Visit Bhaktapur, one of the three main cities in the Kathmandu Valley, is to take a real trip back in time. Everything seems to preserve the characteristics of what life was like hundreds of years ago. The ancestral architecture, the way of life of people and the way they work in making sculptures in wood or metal refer to a past that no longer exists in the rest of the country.
A special highlight is the Praça da Cerâmica, whose pieces are a true business card of the city. The strength of local craftsmanship is the result of the importance that the rulers of the Malla dynasty gave to artistic production in medieval times.
Swayambhu symbolizes harmony between Buddhists and Hindus
Pashupatinath oozes devotion and symbolism
The all-seeing Buddha eyes in Boudhanath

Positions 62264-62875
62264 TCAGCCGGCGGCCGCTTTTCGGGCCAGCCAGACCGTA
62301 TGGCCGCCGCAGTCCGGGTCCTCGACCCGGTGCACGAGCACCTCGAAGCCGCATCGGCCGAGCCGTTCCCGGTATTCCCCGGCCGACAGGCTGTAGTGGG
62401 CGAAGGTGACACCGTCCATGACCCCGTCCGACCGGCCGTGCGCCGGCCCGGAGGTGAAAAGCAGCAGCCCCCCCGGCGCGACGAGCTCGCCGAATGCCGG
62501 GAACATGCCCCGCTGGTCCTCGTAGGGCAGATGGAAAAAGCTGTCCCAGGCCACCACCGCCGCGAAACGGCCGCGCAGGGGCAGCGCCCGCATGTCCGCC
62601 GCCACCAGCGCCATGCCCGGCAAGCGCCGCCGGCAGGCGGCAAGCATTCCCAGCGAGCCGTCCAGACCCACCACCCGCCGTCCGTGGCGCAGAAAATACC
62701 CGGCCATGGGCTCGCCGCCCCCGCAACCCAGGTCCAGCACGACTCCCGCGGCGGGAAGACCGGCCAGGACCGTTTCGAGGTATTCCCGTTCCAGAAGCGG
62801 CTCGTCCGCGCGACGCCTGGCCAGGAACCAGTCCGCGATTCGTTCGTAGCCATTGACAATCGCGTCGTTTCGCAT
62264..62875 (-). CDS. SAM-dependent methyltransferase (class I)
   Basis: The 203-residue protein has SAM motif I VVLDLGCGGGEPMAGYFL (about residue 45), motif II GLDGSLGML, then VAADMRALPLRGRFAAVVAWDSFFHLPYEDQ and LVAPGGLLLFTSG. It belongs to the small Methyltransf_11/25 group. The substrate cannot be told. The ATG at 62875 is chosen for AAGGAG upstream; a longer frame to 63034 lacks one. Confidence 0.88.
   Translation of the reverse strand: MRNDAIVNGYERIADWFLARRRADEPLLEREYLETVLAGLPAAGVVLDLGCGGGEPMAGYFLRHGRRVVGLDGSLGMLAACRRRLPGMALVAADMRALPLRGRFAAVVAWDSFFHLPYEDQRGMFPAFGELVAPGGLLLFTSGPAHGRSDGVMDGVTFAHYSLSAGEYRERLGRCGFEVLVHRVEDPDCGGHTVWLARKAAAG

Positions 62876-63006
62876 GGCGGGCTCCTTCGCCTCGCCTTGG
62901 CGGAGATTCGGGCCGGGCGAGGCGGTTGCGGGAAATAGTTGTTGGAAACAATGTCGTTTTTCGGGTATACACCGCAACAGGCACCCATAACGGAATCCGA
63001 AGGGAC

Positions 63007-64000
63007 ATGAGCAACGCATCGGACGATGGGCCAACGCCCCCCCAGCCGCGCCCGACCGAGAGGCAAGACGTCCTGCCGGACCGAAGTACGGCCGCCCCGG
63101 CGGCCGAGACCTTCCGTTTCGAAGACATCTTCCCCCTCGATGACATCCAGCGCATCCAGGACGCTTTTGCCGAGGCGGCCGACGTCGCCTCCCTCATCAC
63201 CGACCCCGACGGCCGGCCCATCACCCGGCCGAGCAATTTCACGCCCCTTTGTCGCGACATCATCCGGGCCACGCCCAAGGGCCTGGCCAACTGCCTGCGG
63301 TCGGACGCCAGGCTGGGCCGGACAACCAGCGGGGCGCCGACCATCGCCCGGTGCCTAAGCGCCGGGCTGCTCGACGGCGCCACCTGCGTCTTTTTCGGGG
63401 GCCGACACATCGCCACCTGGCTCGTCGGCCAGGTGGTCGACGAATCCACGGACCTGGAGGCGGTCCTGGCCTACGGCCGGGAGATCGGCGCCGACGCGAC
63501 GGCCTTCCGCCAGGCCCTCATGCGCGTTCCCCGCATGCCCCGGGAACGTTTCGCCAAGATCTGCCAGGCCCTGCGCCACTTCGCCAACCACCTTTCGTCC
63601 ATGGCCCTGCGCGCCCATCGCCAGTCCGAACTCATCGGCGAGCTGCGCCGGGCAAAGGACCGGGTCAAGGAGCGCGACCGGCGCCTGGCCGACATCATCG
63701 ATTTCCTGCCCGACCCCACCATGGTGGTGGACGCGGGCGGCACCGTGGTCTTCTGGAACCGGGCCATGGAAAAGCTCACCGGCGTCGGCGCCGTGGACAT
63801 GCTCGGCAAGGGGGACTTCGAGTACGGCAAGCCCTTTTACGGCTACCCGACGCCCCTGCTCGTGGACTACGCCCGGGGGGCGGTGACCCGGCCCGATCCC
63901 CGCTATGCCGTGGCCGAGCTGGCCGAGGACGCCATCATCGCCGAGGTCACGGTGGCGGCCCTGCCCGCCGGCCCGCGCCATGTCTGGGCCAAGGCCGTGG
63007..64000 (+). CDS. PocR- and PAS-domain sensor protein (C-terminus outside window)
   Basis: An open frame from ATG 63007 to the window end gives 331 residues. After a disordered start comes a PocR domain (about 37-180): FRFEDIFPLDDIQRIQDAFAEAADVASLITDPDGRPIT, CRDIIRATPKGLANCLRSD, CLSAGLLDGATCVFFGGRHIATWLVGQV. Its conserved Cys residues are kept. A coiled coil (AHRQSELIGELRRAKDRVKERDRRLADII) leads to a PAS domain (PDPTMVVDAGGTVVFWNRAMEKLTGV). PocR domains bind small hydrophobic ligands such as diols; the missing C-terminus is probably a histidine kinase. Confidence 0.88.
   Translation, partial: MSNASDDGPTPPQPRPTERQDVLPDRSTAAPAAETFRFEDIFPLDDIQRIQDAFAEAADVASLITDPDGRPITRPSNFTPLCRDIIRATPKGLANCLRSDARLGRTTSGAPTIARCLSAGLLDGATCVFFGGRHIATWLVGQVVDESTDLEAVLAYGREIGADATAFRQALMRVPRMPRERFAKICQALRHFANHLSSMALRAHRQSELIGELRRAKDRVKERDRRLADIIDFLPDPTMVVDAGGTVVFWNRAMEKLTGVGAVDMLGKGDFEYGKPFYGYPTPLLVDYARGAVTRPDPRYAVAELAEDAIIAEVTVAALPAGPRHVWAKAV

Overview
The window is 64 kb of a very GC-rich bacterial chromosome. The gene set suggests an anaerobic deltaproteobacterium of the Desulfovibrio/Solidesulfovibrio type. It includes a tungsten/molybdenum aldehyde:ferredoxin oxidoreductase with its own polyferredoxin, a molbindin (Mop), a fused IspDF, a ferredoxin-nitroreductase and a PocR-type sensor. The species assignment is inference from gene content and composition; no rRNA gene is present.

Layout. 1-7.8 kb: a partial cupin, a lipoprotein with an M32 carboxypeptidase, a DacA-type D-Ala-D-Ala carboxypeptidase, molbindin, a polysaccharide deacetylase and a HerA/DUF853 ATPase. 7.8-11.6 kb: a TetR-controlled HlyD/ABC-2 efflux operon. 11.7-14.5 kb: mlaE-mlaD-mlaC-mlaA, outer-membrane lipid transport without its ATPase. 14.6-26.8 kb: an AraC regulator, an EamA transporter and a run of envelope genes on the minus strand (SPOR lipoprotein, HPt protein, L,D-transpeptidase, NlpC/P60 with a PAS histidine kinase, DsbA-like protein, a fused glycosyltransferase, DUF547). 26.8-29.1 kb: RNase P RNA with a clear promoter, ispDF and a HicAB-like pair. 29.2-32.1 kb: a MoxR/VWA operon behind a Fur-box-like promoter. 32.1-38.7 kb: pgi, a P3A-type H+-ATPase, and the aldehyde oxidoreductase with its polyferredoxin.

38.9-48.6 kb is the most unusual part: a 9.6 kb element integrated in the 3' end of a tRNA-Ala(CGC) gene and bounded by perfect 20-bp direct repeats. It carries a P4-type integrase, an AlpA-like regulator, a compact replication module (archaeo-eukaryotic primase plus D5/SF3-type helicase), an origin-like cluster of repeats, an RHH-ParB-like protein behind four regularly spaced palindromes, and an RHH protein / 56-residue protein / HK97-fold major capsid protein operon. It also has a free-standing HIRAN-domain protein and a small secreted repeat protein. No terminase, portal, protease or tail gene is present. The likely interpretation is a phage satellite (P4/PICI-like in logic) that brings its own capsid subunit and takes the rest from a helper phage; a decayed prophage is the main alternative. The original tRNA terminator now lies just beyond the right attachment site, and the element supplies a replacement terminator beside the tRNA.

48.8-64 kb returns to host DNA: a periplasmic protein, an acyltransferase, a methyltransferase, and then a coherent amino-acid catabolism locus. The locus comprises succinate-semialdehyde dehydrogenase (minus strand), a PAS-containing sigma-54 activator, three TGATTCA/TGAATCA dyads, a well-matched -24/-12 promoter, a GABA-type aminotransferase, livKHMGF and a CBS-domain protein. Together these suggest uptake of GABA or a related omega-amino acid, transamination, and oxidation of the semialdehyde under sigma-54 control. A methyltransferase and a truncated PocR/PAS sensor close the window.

The Malla ruled Bhaktapur until 1482, when King Yakshya Malla divided his domains between his three sons. They fought each other and each formed their own autonomous kingdom, but with less force. Weakened, they were conquered one by one by the Gorkha shah and disappeared. Fortunately, the artistic tradition has been preserved.
Bhaktapur’s Durbar Square is one of UNESCO’s World Heritage Sites and, since 1970, the city has controlled the construction of new buildings in the rest of the city in order to maintain the brick facade.
Bhaktapur attracts large numbers of pilgrims because of its sacred festivals. One of the most popular is Bisket Jatra, celebrated during Nepal’s New Year. The cults include the sacrifice of live animals leaving terrified western eyes, but what draws the most attention is the ritual of raising a tree (or pole) 25 meters high, in full to central, with ropes, to the sound of drums .
There is also a kind of tug of war in which residents of the western part of the city compete with those in the eastern part for the fate of a 3-meter-high carriage.
Kumari, the living goddess of Kathmandu, is a tourist attraction
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